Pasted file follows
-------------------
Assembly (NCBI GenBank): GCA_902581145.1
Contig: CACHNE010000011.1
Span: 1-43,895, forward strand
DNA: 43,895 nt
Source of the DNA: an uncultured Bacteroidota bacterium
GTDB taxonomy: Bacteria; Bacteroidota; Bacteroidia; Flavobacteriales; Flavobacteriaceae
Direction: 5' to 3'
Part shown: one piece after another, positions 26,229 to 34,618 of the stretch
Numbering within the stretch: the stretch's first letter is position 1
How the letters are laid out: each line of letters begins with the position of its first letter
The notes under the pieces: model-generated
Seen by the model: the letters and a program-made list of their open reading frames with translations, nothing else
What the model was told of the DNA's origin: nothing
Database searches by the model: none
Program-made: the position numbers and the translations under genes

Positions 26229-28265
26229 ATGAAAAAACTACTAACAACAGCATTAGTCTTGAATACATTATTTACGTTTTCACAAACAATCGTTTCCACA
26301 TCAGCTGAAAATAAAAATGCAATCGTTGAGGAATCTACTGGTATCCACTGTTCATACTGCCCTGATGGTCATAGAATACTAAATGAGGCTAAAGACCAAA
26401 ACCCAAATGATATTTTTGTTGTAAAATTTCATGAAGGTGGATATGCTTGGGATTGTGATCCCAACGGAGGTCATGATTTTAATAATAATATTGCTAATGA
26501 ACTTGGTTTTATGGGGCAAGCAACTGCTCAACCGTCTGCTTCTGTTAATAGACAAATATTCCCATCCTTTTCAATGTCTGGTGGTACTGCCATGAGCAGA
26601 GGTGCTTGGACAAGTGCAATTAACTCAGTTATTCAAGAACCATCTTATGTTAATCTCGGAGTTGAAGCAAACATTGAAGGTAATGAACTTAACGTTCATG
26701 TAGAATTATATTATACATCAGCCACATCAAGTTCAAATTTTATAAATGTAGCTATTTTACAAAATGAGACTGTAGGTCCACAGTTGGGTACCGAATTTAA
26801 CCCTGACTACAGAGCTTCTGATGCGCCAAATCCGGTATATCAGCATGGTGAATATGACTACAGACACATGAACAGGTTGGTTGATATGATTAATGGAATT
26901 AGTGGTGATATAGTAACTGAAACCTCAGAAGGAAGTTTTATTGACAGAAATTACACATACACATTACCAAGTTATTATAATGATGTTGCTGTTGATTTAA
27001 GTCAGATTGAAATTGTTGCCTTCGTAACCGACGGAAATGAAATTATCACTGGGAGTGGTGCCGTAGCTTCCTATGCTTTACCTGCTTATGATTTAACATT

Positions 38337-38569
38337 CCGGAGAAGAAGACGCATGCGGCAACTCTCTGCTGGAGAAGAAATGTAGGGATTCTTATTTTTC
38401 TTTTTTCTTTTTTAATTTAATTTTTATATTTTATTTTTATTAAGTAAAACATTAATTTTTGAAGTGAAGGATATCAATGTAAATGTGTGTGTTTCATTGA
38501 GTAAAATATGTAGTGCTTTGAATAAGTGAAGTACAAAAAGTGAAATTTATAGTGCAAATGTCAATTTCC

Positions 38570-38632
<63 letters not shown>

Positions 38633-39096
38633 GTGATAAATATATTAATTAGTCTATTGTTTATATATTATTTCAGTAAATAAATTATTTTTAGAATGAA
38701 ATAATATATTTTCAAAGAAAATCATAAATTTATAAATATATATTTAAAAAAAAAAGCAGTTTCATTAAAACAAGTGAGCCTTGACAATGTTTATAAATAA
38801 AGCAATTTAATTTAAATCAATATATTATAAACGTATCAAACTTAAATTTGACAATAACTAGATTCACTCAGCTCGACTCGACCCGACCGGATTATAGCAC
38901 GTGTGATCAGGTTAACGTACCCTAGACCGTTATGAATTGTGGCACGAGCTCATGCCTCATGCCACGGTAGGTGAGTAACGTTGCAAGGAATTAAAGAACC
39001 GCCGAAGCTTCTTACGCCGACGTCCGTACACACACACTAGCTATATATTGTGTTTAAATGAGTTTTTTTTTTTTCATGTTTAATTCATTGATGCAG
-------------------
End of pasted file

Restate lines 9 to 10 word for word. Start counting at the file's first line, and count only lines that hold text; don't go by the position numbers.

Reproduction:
Numbering within the stretch: the stretch's first letter is position 1
How the letters are laid out: each line of letters begins with the position of its first letter